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How the World Keeps Air Clean
Feb 11, 2015

If Delhi is really serious about bringing down air pollution levels, it may have to enforce some unpopular measures along the lines of the steps taken by the UK, Singapore and China. In fact, National Green Tribunal (NGT)'s order on more than 15-year-old vehicles is already being resisted by their owners as well as agencies which cite logistical hurdles to implement the ban. Let’s have a look at how some other countries have successfully implemented stiff measures to reduce air pollution.

  • UK is facing a fine of £300 million a year for repeatedly violating the European Union's directive on air quality and not meeting the standard for oxides of nitrogen (NOX), which are major contributors to air pollution. Besides, there is legal pressure from the European Court of Justice on Britain's polluting cities. London Mayor Boris Johnson is now considering implementing weekly car-free days along the lines of what Jakarta does in congested areas every Sunday.

  • In 2008, despite stiff resistance from authorities, people and businesses, London implemented the low emission zone policy where cars, buses, lorries and others that do not conform to emission standards are fined heavily. This despite a low concentrations of PM 2.5 (fine, respirable matter) in London's air. For instance, average annual concentrations of PM 2.5 in London was 6.5 microgram per cubic metre in 2010, about 20-25 times lesser than annual average concentrations in Delhi.

  • Transport for London, the body that manages the transport system in Greater London, implements the scheme by tracking images captured by automatic number plate recognition cameras that help identify polluting vehicles. Germany has a similar emissions zone where entry is banned for polluting vehicles.

  • Singapore is the first city in the world to implement Electronic Road Pricing (ERP). The measure that came into effect from September 1998 involves a method whereby a smart card is installed in every vehicle and congestion charges are automatically deducted. So at ERP zones when any vehicle slows down due to congestion, an amount is deducted for contributing to the jam. Besides, owning a car in Singapore is very expensive due to higher taxes—the certificate on entitlement costs one almost equal the car's original price.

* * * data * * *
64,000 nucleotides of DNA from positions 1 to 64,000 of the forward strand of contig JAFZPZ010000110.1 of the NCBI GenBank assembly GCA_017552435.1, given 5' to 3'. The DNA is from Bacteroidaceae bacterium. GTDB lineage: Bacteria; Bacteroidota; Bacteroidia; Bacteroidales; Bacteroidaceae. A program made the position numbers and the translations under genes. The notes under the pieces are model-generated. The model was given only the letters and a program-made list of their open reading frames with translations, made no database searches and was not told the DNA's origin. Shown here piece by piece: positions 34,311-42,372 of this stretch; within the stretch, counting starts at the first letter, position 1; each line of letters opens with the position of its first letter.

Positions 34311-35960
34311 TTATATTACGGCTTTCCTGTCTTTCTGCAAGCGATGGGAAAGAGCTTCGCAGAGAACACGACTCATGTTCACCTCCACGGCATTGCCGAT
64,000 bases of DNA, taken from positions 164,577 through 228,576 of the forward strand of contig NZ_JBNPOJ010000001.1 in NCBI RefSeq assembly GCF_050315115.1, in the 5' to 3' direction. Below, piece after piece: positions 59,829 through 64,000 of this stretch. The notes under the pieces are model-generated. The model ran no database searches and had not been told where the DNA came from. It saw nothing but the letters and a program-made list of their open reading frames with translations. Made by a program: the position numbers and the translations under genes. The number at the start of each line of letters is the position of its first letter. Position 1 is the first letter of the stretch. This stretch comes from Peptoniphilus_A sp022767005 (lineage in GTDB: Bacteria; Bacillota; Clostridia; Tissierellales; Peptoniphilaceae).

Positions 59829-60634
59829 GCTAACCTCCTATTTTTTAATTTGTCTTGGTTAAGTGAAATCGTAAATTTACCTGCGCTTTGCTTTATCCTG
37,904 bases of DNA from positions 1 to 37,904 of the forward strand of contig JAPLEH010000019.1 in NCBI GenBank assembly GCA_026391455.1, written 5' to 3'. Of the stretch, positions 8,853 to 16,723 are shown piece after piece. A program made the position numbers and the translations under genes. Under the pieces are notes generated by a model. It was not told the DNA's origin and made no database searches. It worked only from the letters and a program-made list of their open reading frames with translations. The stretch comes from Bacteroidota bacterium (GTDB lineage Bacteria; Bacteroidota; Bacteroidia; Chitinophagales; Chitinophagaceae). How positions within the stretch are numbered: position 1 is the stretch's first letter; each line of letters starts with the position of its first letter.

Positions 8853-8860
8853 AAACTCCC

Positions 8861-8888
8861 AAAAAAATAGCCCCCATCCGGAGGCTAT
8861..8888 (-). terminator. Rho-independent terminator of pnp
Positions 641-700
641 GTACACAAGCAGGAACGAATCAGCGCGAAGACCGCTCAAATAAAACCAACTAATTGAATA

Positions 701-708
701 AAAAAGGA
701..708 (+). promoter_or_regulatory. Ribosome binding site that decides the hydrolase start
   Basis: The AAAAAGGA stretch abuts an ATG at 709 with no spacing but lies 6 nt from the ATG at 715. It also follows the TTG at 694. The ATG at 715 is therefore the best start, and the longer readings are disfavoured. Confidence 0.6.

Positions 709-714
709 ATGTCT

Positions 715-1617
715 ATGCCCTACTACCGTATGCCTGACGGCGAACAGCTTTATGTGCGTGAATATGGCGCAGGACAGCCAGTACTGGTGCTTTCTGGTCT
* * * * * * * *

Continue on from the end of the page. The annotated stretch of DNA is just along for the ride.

• Even China has adopted some stringent measures in recent years after its air pollution reached alarming levels. According to an analysis by the Centre for Science and Environment, Bejing allowed 2.4 lakh cars to be sold in 2012 after it took the decision to cap the number of four-wheelers. In 2010, about 8,00,000 cars were sold in Beijing. The current actual demand in the city is a staggering number of 1,515,449.

  • Colombian cities have a 20 percent surcharge on petrol sales. In fact, half of Bogota's revenue from this surcharge funds the city's public transport system. So effectively, private vehicle owners finance one-third of the mass transport system. France now has a new taxation system where eco-friendly cars receive a bonus of 200 to 5,000 euros depending on emissions and a CO2 emissions penalty for polluting vehicles. Now, France has announced that it gradually wants to phase out the use of diesel fuel for passenger cars and will put in place a system to identify most polluting vehicles with a car identification system.

A section of experts though feels such drastic measures like a "low emission zone" may be impossible to implement in Delhi where people end up fighting over paying a small toll tax. But, at least a start has to be made. People will resist but there is no silver bullet for the air pollution crisis. While a low emission zone or congestion tax may be difficult to implement without a robust public transport system, why not charge higher fee for parking?

Even implementing the ban on 15-year-old vehicles can be very effective. According to an analysis, it can cut emissions by 30 to 40 percent

 


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